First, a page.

Even if someone is well-meaning and truly intends to give honest feedback on your game, they might not be actually willing to clear the hurdle of giving up money to pay it at home. These decisions are, in a way, subconscious – a customer might not buy a game for reasons beyond their understanding. And no matter how hard you try to simulate it (many Unpub events ask the playtester how much they’d be willing to pay for the game), the atmosphere of a designer handing some playtesters a feedback sheet and that of a seller tentatively reaching under the table for their cash box is singificantly different. 

Furthermore, by desiging games with the eventual aim of getting them to a convention (or getting signed with a publisher), you’ll feel more motivation to create a successful end product. Don’t set anything specific, because that might feel self-defeating if you don’t achieve those goals, but saying “I am going to get this game out to the public in some way” puts you in a professional mindset, which is the best way to improve.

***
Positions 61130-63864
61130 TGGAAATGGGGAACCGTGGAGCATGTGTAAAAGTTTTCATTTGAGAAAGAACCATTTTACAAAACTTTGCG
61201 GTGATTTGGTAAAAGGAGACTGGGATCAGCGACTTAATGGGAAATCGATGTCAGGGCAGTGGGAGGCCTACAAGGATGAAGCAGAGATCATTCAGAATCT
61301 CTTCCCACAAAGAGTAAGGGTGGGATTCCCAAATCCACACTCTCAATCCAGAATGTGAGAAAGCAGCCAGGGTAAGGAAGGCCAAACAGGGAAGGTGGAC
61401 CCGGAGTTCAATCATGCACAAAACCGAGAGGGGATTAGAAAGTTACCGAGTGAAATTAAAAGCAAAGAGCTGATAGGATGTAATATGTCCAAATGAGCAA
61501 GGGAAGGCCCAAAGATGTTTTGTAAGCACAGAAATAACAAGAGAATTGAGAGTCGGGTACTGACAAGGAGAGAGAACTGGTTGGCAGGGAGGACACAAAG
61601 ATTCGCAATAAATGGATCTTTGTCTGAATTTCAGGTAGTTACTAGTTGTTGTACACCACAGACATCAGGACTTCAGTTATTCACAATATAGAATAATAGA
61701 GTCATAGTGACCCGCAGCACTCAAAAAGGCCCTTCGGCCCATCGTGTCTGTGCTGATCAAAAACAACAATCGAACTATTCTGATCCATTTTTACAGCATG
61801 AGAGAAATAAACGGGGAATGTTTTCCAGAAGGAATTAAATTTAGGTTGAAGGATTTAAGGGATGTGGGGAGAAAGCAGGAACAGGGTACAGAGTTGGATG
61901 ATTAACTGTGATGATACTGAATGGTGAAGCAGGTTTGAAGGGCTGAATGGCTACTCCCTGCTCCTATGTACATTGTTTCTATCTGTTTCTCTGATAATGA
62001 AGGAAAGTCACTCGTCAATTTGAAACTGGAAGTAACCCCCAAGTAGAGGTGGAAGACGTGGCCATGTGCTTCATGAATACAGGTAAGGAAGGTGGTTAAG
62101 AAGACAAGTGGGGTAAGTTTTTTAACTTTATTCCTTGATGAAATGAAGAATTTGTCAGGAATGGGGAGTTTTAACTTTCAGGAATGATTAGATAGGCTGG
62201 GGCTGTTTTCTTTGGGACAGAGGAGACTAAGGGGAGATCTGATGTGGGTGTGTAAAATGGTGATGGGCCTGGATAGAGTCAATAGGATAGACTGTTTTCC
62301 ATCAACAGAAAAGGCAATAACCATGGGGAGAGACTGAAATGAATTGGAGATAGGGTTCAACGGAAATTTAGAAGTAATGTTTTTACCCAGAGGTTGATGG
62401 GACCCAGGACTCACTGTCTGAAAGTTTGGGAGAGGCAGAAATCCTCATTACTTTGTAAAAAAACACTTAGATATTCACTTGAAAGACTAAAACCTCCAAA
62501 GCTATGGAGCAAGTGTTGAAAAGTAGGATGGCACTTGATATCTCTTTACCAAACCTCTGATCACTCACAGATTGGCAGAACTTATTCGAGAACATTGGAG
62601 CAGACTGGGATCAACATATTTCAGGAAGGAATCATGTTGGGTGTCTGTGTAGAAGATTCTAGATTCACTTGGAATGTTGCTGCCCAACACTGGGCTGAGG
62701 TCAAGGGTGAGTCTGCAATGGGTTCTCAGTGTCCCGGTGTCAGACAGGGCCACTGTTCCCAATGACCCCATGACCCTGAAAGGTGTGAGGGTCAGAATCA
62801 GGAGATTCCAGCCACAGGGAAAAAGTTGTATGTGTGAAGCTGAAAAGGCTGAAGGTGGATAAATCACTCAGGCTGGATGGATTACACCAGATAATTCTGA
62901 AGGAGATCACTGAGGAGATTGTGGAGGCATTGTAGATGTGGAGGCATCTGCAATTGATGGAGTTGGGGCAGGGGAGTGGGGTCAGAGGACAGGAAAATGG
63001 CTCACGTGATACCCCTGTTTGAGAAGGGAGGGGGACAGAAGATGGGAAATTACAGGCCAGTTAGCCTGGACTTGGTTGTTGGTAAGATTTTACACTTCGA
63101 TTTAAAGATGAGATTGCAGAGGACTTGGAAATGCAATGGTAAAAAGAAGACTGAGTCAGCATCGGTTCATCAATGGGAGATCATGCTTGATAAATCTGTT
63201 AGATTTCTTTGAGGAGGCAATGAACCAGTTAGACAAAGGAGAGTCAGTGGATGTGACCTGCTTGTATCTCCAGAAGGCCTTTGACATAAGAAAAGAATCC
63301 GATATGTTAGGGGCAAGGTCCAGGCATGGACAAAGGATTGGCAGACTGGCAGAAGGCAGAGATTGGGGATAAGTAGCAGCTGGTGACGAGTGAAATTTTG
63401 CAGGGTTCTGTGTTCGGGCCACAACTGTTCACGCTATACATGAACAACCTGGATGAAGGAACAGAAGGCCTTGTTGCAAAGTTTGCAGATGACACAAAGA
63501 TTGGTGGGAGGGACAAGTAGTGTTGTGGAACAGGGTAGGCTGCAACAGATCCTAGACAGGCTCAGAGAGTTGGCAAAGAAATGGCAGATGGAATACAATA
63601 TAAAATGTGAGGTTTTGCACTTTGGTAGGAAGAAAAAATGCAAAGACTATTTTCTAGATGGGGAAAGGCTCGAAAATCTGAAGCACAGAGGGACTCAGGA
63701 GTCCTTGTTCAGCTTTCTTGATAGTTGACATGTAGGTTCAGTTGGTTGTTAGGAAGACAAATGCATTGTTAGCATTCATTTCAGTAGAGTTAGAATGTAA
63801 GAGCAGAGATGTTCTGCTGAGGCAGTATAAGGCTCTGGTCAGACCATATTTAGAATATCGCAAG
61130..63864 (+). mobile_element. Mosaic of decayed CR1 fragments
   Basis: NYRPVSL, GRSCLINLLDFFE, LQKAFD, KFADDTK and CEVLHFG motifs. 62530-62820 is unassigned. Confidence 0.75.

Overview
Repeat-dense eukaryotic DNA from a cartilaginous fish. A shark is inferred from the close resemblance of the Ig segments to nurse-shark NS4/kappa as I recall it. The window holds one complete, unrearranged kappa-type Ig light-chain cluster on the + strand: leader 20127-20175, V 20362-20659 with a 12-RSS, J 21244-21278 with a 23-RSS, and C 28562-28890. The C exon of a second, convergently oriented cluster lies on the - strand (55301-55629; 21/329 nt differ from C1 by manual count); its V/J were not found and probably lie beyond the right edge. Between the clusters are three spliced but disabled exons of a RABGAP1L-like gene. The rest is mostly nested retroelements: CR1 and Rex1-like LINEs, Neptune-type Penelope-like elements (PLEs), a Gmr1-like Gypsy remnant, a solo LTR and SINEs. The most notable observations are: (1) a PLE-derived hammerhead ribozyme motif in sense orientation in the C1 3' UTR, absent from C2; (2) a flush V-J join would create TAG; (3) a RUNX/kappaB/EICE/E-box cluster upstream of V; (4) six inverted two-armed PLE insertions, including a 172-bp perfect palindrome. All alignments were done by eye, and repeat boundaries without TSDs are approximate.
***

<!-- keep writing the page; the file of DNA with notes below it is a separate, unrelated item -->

The only realistic way of improving long-term at anything is to find a way to practice that skill that works for you. Someone might struggle staying in shape because they hate going to the gym, but will improve once they find a tennis league and start enjoying exercise. 

In some ways, I need the pressure of my work eventually being public-facing, and so I found that designing games to be sold to an audience was the most sustainable path for me to improve my game design with an eventual goal of working at Wizards. Of course, GDS3 allowing me to throw my name into the hat was a huge bonus, but I wouldn’t have done as well as I did if I didn’t have that prior design experience.